Nordsee has a few pre-packaged salads on display.

There is a sushi place called Sushi Circle, but I would recommend avoiding it.  I inquired about their use of gluten and specifically if they used traditional Japanese soy sauce (which is generally gluten free), I was told that their soy sauce doesn’t have gluten, but that there are tiny droplets of it in the food.  I’m thinking this was a translation problem, as the idea of them taking gluten free soy sauce and adding droplets of gluten seems odd.


Elsewhere around Potsdamer Platz

A little south of Potsdamer Platz (between the S-bahn and U2 lines) on Stresemannstrasse there are a couple of options, the first being Cara’s Cafe, located on the south east corner of Potsdamer Platz/Stresemannstrasse.

It is, surprisingly, the only cafe that I could find in the area serving pre-made salads without any of that nasty gluten filled pasta or cous cous stuff, plus they have little cards in front of each with a list of ingredients.  The coffee is passable and the ambiance is akin to a starbucks, although it is one of the few places around to have free wifi (for 30 minutes, ask for a username/password when ordering).  Get there early as the salads tend to dwindle in numbers quickly around lunchtime.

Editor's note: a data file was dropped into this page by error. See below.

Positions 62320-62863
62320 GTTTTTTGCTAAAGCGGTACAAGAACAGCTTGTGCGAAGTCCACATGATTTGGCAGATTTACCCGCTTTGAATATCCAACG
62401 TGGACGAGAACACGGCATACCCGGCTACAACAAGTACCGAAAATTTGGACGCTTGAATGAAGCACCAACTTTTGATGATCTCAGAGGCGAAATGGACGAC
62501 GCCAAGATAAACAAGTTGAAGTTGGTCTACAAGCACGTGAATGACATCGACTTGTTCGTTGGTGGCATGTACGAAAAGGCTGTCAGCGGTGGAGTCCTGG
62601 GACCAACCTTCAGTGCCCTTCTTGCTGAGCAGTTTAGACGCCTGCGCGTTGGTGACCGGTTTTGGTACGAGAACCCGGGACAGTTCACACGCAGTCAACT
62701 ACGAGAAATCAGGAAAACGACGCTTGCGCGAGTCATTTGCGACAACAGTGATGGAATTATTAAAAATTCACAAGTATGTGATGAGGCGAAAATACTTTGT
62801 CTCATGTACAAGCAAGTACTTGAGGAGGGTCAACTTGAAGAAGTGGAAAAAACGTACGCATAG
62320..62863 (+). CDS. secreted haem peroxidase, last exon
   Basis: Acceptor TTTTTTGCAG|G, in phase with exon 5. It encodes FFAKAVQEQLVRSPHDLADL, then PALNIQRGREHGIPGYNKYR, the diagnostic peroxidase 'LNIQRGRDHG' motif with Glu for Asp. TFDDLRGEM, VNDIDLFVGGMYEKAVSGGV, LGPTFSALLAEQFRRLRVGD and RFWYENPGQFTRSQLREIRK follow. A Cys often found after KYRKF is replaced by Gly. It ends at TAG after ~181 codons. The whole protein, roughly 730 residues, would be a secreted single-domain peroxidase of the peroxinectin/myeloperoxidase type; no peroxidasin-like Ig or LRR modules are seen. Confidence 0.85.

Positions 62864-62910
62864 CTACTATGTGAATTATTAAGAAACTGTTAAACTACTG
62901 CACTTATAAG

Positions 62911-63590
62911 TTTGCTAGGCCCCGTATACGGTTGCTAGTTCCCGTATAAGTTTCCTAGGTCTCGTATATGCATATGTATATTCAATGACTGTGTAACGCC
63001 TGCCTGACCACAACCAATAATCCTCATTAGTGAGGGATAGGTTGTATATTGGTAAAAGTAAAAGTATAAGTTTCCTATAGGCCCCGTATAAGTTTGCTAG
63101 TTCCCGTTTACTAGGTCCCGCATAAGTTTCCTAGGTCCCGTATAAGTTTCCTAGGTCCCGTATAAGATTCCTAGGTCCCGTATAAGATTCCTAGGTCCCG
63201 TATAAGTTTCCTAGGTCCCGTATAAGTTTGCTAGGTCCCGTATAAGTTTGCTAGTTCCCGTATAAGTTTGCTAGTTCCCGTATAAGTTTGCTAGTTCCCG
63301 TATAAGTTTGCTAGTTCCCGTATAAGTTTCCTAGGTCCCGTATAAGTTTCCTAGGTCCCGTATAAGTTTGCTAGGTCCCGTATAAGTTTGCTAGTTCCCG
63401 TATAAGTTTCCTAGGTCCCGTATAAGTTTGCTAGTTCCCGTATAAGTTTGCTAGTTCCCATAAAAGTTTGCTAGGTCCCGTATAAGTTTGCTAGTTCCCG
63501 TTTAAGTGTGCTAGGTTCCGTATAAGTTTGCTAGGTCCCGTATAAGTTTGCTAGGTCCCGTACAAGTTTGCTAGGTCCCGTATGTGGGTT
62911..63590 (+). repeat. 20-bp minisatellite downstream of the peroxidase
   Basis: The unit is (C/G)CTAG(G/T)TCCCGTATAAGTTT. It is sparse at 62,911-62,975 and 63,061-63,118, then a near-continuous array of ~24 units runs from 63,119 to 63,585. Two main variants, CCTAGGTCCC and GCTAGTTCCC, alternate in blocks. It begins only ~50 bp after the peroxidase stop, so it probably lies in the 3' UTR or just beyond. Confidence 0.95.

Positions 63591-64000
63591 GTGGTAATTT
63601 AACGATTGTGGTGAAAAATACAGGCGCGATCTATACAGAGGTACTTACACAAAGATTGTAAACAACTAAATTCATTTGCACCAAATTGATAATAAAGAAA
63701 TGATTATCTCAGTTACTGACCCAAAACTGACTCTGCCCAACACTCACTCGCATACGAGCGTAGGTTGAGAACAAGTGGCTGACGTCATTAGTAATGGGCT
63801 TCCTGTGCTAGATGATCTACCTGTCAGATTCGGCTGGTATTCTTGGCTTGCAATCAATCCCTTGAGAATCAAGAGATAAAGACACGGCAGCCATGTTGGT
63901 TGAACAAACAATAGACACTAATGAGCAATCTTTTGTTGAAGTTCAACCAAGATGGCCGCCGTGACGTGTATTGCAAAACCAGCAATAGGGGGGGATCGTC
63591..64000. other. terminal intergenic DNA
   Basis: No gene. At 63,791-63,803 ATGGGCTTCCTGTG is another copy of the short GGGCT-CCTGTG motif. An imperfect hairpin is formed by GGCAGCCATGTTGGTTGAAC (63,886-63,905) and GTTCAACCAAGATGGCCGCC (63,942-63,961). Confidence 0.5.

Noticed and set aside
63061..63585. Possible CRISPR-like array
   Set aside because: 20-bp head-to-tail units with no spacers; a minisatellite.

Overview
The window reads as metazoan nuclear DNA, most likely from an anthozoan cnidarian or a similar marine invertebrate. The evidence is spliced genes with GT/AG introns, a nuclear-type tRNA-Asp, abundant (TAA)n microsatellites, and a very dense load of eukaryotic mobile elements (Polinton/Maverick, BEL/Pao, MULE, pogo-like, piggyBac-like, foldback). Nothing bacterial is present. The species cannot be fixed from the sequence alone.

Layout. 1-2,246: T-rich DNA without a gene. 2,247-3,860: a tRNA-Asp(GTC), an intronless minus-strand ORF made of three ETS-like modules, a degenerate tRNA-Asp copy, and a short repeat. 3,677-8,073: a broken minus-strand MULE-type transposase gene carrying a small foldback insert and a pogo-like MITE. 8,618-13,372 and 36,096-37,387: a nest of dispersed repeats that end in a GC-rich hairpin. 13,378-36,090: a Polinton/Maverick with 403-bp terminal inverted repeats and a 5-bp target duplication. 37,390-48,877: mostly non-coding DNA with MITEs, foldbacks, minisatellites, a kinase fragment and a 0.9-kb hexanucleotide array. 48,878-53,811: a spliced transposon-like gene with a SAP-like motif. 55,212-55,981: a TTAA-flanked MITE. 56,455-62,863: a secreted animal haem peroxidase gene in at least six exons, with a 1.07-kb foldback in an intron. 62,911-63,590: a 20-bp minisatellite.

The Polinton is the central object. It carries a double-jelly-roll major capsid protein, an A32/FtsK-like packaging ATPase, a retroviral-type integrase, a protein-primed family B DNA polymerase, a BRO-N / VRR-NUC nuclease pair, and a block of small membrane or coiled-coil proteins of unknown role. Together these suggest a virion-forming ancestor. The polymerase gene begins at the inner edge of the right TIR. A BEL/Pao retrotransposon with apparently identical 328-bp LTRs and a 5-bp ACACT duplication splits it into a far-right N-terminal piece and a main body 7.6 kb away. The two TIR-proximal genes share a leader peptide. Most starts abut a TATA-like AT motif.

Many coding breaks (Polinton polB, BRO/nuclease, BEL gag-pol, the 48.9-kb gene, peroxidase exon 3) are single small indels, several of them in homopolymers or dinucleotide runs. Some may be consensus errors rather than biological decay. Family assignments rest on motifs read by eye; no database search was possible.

A few doors further down is the FBI Eatery, seemingly a mix of Thai and generic asian food, with the option of a couple of dishes served with rice.  Although the staff weren’t able to assist in the gluten free options when I asked, specifically if the ricepaper wraps had any soy sauce or other gluten ingredients, you may wish to try your luck though, here’s their menu.

On the street of Potsdammer Platz, directly inbetween the Sony Center and the Cinemaxx Cinema is Andys Diner, another faux American place with a couple of options, mostly that they have breakfast dishes which are not available in any of the other places (eggs, bacon, hash browns etc).

If you wish to stay within the Sony Center, there are a few places with Lindenbräu being the better of them.  They have a pretty good selection of German food and a few safe options (like baked potato), but I find the staff to be quite useless and (understandably) they seem to have a hatred of tourists.  Check out their menu.

There is also Josty, much in the same vein with German dishes, here’s their menu.


To follow, Part 2, Friedrichstrasse.